Tomorrowland main stage. Photograph by Suzannah Weiss.

A dragon’s darting eyes watched over ravers wrapped in international flags and flower crowns as fire shot up into the sky. On an island surrounded by giant pink lily pads, bubbles fell on a DJ dwarfed by building-sized books. A giant carried weights and a bearded lady posed as clowns strolled on stilts. Up on a hill, people wandered in and out of a hair salon, tattoo parlor, and Belgian chocolate shop. Campers fell asleep under the stars after fireworks faded and acrobats landed. This was the mini civilization the EDM festival Tomorrowland created in Boom, Belgium the last two weekends of July.

Every set piece, sign, and table was placed with the same intent: to unite those of different origins, different lifestyles, and even different musical tastes. People stood side by side waving flags from countries on opposite ends of the globe. A world map decorated the Staub cocottes at the festival’s world fusion restaurant. Each board of the bridges connecting the stages was engraved with the name of a Tomorrowland guest who selected it.

Tomorrowland landscape. Photograph by Suzannah Weiss.

The DJs ran the gamut from obscure techno and trap to mainstream EDM and house. Within an hour, you could dance under the Freedom Stage’s flashing lights to Axwell’s infectious funky house, cross the forest to Core for Loco Dice’s upbeat tech house, and duck into the House of Mask for Nico Moreno’s industrial techno. On the way, you might get lost in conversation. As I wandered through the fantastical maze, strangers approached me to ask where I was from, dance next to me, and talk about everything from past lives to the singularity.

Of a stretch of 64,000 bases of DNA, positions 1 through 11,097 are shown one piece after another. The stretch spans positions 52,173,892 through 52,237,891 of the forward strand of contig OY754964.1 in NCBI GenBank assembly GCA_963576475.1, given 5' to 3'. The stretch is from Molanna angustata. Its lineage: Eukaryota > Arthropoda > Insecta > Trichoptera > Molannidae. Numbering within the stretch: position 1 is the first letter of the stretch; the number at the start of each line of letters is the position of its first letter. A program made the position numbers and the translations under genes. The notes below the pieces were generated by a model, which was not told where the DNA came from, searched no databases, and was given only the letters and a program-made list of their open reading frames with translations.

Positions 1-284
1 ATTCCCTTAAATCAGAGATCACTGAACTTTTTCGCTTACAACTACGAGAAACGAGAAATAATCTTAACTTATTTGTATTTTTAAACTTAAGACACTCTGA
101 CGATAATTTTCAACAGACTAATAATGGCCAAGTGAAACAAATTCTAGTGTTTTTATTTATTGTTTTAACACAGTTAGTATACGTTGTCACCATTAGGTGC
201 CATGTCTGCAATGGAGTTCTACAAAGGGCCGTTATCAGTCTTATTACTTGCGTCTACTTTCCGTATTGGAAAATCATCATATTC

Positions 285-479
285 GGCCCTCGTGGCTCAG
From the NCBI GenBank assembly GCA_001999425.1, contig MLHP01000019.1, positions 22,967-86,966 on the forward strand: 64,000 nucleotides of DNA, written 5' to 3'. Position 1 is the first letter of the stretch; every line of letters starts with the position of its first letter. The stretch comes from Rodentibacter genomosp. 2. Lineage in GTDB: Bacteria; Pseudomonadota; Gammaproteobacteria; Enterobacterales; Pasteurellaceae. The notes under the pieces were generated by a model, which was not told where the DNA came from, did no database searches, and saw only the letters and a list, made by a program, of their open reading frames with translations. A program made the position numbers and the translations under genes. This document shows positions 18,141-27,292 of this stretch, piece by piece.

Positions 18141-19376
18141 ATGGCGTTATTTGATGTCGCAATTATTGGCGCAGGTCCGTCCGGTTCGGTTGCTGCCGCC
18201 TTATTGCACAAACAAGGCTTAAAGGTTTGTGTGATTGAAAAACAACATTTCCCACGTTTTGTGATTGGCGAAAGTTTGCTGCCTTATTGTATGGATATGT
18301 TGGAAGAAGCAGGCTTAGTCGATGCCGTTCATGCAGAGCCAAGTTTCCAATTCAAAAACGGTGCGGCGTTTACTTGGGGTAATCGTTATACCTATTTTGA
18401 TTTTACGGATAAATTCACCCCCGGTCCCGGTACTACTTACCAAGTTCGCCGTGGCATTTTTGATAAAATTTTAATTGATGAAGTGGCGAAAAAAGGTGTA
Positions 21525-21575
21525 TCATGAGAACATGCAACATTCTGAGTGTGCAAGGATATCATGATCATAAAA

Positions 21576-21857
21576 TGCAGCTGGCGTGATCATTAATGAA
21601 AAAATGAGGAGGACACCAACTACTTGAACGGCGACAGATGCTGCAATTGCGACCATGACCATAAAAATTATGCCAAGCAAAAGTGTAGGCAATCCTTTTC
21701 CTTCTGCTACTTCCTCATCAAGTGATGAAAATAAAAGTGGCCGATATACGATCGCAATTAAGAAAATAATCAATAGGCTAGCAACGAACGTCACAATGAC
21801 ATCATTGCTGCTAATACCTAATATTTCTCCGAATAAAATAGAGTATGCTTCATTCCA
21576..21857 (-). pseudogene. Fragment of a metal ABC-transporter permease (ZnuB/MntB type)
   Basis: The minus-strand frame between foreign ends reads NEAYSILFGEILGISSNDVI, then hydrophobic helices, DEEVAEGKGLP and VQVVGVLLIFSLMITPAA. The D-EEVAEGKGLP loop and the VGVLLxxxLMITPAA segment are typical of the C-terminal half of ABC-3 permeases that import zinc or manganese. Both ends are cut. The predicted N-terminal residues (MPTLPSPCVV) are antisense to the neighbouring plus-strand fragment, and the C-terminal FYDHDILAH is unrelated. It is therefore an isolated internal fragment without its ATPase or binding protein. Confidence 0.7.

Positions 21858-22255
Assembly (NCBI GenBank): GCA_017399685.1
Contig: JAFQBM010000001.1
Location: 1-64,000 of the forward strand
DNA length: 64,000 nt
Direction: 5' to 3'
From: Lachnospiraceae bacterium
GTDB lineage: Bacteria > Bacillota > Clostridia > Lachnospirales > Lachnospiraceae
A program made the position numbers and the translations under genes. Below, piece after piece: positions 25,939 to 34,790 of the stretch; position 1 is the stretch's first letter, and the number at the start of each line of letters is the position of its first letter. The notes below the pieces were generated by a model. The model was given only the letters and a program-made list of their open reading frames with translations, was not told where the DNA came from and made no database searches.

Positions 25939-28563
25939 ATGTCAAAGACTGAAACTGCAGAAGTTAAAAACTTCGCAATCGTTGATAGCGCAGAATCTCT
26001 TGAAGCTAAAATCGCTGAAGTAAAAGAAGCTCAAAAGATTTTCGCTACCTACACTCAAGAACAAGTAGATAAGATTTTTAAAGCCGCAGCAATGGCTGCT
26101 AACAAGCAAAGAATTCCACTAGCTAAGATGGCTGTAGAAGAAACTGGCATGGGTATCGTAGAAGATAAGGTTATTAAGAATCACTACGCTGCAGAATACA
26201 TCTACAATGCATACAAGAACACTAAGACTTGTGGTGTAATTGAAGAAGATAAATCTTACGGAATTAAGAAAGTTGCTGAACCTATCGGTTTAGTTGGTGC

Though Axwell /\ Ingrosso closing the main stage with “More Than You Know,” Jauz mixing The Red Hot Chili Peppers’ “Otherside” as everyone sang along, and Alison Wonderland playing “I Want U” and “U Don’t Know” will go down as my favorite musical moments, what I’ll remember most are the people. The Dutch man who stopped me from killing the bee next to my pineapple melon vodka smoothie because all life deserves a chance. The Brazilian man who hugged me when my stuff got stuck in a locker I didn’t know the code to. The Mexican women who told me to tag along with them when they saw I was alone. The LA guy who spent an hour trying to fix my phone when it wouldn’t turn on. The Australian woman who showed me how to stand up to a rude man’s harassment. The Cambodian man who walked me back to my shuttle when I was lost.

People don’t go to festivals just to hear music and dance. They go to expand their worlds, and in the process, expand their minds. After retiring to my hotel bed at 4 a.m. Monday after a heart-to-heart about friendship, depression, and travel, my mind and the world it encapsulated felt far vaster.

-Suzannah Weiss for The Untitled Magazine

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